February 4, 2004 12:58 PM PST

HP to bolster utility computing effort with buyouts

With a pair of acquisitions, Hewlett-Packard is looking to pick up some additional systems-management technology to help it push forward with its utility computing efforts.

HP announced Wednesday that it plans to buy Consera Software and Novadigm. The two companies will provide HP with components to add to its OpenView


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systems-management software, which monitors information technology operations and identifies problems such as overloaded servers or malfunctioning storage devices.

Novadigm's program is designed to help automate software upgrades and other configuration-management activities and bring an element of standardization to mixed IT environments. Consera's software is meant to help businesses create a standardized technology infrastructure that can adapt to changing business demands.

"Together, they put repetitive, error-prone IT management tasks on cruise control," Nora Denzel, senior vice president for HP's Adaptive Enterprise initiative, said in a statement.

HP will pay $6.10 for each outstanding share of Novadigm's stock, bringing the value of that deal to approximately $116.1 million. Financial terms for the Consera deal were not disclosed.

The flexibility and automation Hewlett-Packard sees in the Novadigm and Consera products are likely to play a key role in the evolution of Adaptive Enterprise, HP's take on the utility computing trend sweeping the tech industry. Under a plan that's still taking shape, HP envisions helping customers respond more quickly to changes in their operations by linking business processes more tightly with IT products.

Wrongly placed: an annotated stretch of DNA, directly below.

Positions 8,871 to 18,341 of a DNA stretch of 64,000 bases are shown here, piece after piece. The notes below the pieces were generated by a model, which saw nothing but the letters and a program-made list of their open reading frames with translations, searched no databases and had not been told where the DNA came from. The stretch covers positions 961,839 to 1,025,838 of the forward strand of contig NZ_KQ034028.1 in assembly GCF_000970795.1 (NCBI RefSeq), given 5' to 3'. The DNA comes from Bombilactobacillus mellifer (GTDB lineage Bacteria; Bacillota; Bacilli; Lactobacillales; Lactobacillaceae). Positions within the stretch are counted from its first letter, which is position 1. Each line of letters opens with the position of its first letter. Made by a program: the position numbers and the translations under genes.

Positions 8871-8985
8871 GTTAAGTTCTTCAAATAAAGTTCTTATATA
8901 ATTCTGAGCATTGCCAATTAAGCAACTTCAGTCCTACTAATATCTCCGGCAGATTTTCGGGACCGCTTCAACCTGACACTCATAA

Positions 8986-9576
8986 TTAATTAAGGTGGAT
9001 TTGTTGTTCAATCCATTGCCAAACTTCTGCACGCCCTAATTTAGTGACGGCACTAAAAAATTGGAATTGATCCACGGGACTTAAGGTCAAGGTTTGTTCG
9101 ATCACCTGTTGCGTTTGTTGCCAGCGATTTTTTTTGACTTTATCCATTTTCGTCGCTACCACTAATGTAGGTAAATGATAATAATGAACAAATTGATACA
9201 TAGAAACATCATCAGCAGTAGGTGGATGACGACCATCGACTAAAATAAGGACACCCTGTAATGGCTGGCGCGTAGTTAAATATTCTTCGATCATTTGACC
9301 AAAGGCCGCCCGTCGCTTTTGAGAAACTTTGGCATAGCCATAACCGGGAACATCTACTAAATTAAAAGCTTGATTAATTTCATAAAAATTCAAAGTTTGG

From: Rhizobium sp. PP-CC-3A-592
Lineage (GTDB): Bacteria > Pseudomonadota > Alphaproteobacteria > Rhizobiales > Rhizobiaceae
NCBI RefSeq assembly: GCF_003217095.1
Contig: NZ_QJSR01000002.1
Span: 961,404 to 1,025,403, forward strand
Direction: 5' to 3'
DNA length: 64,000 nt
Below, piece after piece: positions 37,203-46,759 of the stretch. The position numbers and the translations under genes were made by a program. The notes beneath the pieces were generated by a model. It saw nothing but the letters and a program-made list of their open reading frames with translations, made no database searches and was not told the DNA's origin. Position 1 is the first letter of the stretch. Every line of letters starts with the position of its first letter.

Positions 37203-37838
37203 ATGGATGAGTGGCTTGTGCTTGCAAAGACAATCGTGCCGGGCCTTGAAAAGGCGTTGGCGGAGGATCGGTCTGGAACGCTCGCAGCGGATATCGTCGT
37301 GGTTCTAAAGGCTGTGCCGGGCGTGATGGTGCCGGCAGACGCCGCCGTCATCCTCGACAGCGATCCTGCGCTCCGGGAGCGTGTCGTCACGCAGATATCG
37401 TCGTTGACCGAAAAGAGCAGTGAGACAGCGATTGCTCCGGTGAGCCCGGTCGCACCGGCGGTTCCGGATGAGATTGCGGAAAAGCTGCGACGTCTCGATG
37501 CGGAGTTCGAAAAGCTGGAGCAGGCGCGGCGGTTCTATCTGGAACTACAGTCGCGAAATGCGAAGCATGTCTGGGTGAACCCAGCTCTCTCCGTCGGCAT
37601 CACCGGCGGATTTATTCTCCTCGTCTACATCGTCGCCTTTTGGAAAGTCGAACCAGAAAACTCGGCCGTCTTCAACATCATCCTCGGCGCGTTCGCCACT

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Getty Images, a provider of stock footage, archival photographs and the like for filmmakers and advertisers, signed on to the initiative last month, saying it would invest in a number of HP offerings, including OpenView, and would bring the tech company on board to support the Getty Web site.

Like HP's Adaptive Enterprise initiative, utility computing efforts at competitors such as IBM and Sun Microsystems are aimed at retooling traditional computing strategies to minimize headaches for systems administrators, cut down on underused or inefficient systems, and lower customers' costs--all while providing tech suppliers with a steady stream of revenue.

Both Sun and Big Blue have also been on the acquisition trail en route to utility computing's promised land. In May, IBM bought software developer Think Dynamics in order to incorporate Think's technology into its Tivoli line, and in July, Sun agreed to acquire start-up CenterRun to bolster its N1 plan.

The planned Novadigm and Consera acquisitions aren't HP's first in the area of systems-management software. In September, HP said it would buy Talking Blocks, a developer of software for providing Web services security, tracking Web services applications and managing application processing.

The deals for Novadigm, of Mahwah, N.J., and Consera, of Bellevue, Wash., are subject to approval by those companies' shareholders and to standard closing conditions.

 

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